- IBS: THC can slow down the body’s production of inflammatory chemicals, cytokines and chemokines, and has proven effective in the treatment of Crohn’s disease. A 2013 trial demonstrated that 115 mg of THC taken twice a day for 8 weeks, resulted in complete remission for 45% of patients.
Brain Injury: Due to the the neuroprotective and anti-inflammatory effects of THC, Scientists discovered patients who suffered from a traumatic brain injury were more likely to survive if THC was present in their system at the time of the injury. Prevention is better than cure people!
- Chronic Pain: THC is an important element in the relief of pain. Test studies where patients were given THC or a placebo demonstrated that THC offered the ability to cope with pain and feel a reduction in pain.
- Multiple Sclerosis: Studies and clinical trials conducted by the British Medical Society have proven that patients who were treated with THC had significantly lower pain intensity and that it improved spasticity.
THC is still federally illegal, but luckily synthetic versions of the chemical have been developed.
Marinol is commonly prescribed for the treatment of nausea and vomiting from chemotherapy and weight loss in HIV/AIDS, and as the economic benefits of marijuana keep rolling in, more drug companies will invest in research and development of the truly miraculous marijuana plant.
What Are the Other Major Cannabinoids?
We thought you’d never ask, these are the other cannabinoids currently being tested and used. However, with a total of 66, there are a lot more benefits yet to be discovered.
Cannabidiol (CBD) is the most popular chemical used in medical marijuana, mostly because it won’t get you high, but it is still highly effective in the treatment of pain, inflammation, stress and epilepsy, nausea associated with chemotherapy, lowering blood sugar and calming anxiety.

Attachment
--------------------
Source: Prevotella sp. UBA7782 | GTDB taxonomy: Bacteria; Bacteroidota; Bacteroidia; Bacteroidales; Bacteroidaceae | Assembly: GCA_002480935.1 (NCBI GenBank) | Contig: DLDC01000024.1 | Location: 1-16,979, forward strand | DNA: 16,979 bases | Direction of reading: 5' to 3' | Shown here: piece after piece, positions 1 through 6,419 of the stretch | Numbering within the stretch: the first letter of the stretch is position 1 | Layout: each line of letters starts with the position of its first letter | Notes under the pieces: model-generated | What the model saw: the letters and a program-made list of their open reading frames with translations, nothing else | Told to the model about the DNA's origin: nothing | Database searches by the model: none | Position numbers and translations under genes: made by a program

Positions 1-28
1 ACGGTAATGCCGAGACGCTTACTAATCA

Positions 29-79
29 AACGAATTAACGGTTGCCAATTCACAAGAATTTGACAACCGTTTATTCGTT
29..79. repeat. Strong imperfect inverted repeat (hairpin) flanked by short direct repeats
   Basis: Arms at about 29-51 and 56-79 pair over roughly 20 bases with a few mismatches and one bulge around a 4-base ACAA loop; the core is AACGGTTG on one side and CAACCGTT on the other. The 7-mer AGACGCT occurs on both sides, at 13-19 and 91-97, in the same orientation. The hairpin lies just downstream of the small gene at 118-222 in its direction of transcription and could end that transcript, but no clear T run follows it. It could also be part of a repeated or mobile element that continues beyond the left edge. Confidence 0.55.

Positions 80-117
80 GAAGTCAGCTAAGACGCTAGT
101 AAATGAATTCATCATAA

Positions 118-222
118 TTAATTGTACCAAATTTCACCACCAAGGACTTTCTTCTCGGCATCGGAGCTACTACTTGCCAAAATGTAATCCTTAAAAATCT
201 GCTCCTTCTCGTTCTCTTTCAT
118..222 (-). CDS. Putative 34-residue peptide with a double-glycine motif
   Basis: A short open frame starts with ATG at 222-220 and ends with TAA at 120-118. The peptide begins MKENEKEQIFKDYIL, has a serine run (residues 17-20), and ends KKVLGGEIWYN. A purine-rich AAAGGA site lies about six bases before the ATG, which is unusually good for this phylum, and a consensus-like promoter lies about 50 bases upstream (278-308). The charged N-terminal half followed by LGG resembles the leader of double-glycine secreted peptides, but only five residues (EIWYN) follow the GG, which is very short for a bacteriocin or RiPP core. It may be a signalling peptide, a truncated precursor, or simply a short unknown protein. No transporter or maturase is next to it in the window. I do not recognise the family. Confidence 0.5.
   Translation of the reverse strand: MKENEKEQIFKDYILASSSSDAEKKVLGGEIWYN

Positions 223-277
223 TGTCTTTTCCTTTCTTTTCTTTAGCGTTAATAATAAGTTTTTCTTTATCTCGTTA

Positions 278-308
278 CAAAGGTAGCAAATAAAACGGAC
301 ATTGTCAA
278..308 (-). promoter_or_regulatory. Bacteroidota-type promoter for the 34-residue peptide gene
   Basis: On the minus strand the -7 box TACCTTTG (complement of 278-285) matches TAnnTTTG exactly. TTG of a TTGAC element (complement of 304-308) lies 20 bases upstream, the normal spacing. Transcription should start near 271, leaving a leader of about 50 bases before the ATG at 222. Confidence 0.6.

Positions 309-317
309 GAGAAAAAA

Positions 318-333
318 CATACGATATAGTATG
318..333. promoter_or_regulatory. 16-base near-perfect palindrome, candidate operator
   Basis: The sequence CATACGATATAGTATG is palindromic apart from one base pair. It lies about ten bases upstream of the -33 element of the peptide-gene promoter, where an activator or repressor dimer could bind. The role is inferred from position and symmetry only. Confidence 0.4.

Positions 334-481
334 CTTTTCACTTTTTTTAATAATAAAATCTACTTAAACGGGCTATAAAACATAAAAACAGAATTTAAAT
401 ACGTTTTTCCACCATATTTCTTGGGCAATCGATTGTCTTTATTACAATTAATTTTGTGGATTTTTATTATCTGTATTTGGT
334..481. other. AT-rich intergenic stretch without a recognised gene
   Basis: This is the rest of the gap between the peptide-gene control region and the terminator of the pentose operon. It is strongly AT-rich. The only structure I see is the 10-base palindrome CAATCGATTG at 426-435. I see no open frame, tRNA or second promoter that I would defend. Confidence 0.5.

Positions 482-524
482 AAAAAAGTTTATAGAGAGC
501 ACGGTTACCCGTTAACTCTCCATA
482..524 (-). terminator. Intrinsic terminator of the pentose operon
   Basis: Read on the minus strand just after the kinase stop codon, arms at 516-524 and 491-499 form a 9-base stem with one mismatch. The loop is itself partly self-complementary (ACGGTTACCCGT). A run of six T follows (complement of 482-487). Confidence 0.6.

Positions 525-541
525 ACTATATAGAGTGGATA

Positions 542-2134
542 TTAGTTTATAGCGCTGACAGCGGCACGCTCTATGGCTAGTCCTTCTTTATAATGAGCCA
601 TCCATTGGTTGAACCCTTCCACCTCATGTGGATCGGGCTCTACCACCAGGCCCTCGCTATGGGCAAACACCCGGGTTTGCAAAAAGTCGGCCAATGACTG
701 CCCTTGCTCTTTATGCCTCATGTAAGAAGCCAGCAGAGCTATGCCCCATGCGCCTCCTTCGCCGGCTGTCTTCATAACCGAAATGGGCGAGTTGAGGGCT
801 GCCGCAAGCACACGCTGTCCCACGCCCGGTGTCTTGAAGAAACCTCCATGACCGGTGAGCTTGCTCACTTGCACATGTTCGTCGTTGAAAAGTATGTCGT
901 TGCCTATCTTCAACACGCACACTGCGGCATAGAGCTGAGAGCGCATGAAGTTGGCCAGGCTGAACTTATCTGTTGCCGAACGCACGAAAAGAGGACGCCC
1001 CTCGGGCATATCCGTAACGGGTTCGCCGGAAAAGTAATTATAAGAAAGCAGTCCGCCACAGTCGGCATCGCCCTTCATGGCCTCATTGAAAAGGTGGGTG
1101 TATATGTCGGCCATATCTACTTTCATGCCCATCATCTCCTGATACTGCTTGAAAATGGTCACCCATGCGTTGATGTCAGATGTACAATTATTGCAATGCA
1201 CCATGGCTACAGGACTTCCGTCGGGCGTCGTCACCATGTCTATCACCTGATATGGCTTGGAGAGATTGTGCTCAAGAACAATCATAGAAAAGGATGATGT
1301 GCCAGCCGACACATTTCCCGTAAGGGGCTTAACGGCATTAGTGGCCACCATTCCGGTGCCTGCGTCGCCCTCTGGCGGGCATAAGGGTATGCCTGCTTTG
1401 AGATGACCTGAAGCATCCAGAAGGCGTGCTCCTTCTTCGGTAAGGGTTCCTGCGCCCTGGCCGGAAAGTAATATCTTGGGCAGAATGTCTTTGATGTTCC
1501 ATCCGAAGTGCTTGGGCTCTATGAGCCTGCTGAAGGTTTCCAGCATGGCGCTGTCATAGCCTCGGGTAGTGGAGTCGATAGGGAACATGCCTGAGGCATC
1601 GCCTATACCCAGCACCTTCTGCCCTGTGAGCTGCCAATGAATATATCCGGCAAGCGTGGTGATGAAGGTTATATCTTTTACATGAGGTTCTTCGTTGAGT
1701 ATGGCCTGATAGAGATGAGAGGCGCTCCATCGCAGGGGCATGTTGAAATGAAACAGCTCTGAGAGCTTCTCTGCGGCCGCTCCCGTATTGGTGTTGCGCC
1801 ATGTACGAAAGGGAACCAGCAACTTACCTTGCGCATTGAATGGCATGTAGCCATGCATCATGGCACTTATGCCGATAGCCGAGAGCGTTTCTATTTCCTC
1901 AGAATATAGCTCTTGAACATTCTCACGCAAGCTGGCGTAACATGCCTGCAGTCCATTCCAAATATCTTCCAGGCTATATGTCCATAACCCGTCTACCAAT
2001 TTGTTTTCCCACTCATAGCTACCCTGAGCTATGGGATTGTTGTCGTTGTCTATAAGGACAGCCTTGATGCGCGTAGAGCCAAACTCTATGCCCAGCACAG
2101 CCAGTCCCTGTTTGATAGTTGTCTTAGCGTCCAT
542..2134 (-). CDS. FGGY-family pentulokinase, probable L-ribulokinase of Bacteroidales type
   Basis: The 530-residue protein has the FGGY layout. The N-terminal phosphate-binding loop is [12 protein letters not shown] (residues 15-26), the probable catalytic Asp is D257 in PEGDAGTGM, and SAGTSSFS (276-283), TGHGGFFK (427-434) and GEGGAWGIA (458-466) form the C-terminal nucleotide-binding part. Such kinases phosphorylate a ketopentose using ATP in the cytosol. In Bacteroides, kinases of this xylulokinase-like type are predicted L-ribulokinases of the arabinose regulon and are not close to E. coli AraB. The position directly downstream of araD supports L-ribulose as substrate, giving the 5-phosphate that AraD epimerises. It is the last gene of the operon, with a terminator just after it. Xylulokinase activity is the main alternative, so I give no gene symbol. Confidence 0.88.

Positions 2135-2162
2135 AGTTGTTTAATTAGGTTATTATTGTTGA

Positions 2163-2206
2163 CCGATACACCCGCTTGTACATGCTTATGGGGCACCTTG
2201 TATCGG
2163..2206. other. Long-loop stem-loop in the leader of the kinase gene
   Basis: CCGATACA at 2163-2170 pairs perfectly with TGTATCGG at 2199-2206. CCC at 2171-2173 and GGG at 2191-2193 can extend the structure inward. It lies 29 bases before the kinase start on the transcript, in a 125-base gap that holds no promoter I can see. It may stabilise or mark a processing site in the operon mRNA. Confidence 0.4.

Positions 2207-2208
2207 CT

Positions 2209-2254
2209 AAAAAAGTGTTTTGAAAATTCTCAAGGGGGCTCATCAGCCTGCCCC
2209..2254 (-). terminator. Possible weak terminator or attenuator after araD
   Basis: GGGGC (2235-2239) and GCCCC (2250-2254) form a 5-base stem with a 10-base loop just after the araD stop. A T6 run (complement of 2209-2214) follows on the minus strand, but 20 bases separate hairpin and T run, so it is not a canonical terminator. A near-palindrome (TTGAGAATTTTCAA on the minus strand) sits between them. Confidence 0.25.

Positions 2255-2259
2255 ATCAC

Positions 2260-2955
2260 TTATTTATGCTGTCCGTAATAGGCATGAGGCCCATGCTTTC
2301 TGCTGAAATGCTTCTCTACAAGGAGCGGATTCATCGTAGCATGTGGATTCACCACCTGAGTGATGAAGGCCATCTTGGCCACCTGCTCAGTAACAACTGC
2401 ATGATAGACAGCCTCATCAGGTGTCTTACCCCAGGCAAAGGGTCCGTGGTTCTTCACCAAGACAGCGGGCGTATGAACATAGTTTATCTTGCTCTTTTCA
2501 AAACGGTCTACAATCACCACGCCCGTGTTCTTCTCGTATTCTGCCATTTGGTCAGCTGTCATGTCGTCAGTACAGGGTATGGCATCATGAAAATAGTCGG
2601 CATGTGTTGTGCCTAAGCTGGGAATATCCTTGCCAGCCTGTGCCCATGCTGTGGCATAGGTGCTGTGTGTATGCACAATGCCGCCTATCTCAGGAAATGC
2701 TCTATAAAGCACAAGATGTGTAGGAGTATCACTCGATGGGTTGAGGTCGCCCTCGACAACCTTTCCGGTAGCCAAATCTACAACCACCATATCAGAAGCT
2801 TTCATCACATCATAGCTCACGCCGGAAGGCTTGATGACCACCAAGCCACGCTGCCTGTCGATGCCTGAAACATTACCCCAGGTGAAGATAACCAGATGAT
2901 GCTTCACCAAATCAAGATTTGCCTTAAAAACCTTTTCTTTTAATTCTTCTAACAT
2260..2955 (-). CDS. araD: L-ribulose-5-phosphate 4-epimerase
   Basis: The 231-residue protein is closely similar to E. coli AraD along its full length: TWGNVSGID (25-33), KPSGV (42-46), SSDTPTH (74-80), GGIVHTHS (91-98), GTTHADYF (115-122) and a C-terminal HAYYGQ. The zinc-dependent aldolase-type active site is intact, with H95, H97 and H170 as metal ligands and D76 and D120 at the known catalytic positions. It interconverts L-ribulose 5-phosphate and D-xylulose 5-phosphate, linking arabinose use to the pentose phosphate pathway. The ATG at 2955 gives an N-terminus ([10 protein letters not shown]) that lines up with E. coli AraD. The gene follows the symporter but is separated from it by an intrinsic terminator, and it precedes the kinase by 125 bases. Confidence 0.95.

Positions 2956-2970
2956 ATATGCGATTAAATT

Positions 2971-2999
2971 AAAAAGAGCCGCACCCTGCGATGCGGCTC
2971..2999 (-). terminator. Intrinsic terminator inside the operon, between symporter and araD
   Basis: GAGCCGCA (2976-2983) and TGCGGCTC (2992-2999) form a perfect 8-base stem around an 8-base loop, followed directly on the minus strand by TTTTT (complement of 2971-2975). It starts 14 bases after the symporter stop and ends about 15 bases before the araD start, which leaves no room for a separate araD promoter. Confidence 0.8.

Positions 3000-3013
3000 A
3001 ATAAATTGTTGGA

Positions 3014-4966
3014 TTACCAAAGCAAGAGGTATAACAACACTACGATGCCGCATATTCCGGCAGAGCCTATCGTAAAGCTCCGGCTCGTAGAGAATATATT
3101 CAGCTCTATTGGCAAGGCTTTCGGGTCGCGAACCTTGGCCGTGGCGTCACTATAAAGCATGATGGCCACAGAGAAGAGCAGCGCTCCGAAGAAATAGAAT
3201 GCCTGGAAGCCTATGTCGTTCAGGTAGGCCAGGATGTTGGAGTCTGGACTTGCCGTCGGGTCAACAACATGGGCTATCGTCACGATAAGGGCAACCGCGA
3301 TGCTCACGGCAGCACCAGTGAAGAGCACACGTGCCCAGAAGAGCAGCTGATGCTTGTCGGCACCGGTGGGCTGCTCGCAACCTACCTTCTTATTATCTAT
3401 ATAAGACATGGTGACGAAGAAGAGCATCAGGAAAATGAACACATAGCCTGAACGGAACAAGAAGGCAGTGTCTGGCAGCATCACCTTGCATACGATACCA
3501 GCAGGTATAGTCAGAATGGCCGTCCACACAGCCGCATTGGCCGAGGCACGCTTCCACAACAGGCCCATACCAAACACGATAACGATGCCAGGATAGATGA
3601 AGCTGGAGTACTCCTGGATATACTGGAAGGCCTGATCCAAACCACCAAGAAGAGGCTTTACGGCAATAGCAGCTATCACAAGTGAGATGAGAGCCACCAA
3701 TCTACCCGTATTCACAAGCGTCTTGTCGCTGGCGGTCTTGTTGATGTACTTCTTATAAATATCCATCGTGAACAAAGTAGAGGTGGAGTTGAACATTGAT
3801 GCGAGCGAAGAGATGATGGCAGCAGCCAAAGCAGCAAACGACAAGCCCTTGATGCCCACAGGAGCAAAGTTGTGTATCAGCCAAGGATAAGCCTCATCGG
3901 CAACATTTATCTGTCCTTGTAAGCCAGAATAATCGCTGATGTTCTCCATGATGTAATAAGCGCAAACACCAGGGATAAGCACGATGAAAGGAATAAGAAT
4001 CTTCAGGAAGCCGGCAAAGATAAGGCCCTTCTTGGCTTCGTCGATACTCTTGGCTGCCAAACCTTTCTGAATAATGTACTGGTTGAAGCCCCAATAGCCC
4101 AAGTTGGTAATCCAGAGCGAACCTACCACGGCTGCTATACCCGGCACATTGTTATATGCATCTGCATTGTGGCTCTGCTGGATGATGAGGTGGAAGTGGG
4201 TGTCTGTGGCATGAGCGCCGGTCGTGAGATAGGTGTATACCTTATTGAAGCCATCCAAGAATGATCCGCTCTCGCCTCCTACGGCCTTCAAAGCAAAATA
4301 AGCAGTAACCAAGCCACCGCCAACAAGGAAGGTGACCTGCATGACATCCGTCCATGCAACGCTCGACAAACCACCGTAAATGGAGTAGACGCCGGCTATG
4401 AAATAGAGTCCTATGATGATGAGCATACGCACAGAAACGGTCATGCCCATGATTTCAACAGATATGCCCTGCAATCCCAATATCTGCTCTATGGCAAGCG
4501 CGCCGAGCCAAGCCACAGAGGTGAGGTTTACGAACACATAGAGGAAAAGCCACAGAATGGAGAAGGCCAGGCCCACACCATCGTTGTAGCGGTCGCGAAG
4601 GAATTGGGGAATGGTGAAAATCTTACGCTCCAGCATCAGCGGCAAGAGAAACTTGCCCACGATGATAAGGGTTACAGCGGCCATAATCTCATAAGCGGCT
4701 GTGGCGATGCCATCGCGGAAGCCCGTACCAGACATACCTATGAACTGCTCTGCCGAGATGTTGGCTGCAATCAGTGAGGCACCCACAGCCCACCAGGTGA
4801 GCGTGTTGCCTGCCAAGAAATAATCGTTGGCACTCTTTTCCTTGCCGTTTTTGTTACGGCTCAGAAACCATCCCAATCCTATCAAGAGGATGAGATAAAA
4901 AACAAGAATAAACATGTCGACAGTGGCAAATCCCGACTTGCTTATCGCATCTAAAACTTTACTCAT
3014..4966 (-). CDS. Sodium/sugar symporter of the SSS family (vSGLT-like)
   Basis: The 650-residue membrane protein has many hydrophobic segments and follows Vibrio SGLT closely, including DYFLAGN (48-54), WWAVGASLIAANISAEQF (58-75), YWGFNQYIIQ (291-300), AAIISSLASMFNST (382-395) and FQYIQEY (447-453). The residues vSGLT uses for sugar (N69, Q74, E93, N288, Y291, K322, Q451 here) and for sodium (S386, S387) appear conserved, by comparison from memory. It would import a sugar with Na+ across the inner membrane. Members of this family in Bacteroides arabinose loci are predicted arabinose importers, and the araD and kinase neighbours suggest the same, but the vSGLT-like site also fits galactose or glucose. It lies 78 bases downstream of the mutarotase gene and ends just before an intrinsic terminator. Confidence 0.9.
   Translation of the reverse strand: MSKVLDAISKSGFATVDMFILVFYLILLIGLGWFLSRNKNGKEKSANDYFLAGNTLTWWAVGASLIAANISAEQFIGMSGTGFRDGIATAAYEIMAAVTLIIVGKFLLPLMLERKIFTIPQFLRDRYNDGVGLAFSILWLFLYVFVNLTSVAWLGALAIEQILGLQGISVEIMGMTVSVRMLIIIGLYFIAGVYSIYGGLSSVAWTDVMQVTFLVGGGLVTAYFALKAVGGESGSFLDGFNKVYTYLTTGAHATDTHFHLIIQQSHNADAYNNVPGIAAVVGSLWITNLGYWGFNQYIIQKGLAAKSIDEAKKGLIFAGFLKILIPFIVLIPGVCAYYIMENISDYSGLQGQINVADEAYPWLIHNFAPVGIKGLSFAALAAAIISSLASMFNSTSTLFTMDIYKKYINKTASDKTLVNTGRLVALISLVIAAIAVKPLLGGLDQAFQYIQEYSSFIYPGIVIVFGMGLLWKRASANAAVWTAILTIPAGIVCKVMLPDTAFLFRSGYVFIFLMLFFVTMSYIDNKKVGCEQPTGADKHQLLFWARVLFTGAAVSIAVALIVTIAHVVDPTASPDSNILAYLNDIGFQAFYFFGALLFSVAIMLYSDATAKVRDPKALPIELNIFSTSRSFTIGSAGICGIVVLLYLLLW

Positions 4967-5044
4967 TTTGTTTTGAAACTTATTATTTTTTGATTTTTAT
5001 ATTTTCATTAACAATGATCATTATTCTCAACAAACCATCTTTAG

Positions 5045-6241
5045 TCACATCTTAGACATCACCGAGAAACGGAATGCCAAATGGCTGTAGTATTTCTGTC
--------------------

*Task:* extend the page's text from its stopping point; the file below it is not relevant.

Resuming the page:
Cannabigerol (CBG) is actually like the stem cell of the cannabinoids. It does not hold any THC but it can develop THC or THVC. CBG can be used in place of aspirin, ibuprofen and other drugs used to combat inflammation without stressing the liver or kidneys.
Cannabichromene (CBC) has medicinal effects similar to CBD, but is more effective in treating anxiety and stress, it slows tumor growth, stimulates bone growth and eases headaches. It won’t get you high, but a study from the University of Mississippi demonstrated that CBC actually promotes brain growth.
Cannabinol (CBN) is derived from THC and actually occurs when THC has been exposed to oxygen provides heavy sedation and strong pain killing effects. However, because of its heavy tranquilizing effect, any sensation of feeling ‘high’ is quickly replaced by sleepiness. Great for treating insomnia.
Tetrahydrocannabivarin (THCV) sounds similar to THC, and the molecule shape is almost identical, and they both produce tetrahydrocannabinol, the chemical responsible for most of marijuana’s psychological effects, but THC and THCV are different, and they do produce different effects on the body. While THC induces an appetite and is often used for cancer patients who need to stimulate an interest in eating, THCV suppresses appetite and is currently being researched as an anti-obesity drug. THCV is more potent than THC and is responsible for a more psychedelic high.
THCV helps reduce tremors resulting from Parkinson’s Disease and other neurological disorders.
Like all drugs, foods, and substances ingested, inhaled, or injected, the effects of cannabis are subject to many influences.
Good food, good thoughts, and good living, just like good drugs, will always help deliver good results.